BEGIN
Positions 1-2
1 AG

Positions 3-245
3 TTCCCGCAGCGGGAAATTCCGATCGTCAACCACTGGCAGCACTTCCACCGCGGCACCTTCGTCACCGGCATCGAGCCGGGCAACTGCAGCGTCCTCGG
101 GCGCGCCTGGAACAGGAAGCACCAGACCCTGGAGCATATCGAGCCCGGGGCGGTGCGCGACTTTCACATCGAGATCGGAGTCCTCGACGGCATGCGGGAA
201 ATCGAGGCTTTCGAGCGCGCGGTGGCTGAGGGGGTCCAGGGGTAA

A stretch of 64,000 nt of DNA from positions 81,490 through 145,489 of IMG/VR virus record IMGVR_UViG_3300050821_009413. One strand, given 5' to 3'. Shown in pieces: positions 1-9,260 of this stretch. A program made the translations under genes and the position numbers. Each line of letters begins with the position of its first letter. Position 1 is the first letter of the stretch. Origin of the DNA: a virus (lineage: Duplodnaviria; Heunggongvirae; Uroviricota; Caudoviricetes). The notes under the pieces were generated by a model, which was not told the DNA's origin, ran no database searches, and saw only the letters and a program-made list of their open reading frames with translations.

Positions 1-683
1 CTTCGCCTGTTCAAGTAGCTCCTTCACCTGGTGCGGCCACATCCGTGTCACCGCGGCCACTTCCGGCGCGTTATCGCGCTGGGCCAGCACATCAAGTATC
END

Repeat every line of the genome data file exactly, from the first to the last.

Positions 1-2
1 AG

Positions 3-245
3 TTCCCGCAGCGGGAAATTCCGATCGTCAACCACTGGCAGCACTTCCACCGCGGCACCTTCGTCACCGGCATCGAGCCGGGCAACTGCAGCGTCCTCGG
101 GCGCGCCTGGAACAGGAAGCACCAGACCCTGGAGCATATCGAGCCCGGGGCGGTGCGCGACTTTCACATCGAGATCGGAGTCCTCGACGGCATGCGGGAA
201 ATCGAGGCTTTCGAGCGCGCGGTGGCTGAGGGGGTCCAGGGGTAA

A stretch of 64,000 nt of DNA from positions 81,490 through 145,489 of IMG/VR virus record IMGVR_UViG_3300050821_009413. One strand, given 5' to 3'. Shown in pieces: positions 1-9,260 of this stretch. A program made the translations under genes and the position numbers. Each line of letters begins with the position of its first letter. Position 1 is the first letter of the stretch. Origin of the DNA: a virus (lineage: Duplodnaviria; Heunggongvirae; Uroviricota; Caudoviricetes). The notes under the pieces were generated by a model, which was not told the DNA's origin, ran no database searches, and saw only the letters and a program-made list of their open reading frames with translations.

Positions 1-683
1 CTTCGCCTGTTCAAGTAGCTCCTTCACCTGGTGCGGCCACATCCGTGTCACCGCGGCCACTTCCGGCGCGTTATCGCGCTGGGCCAGCACATCAAGTATC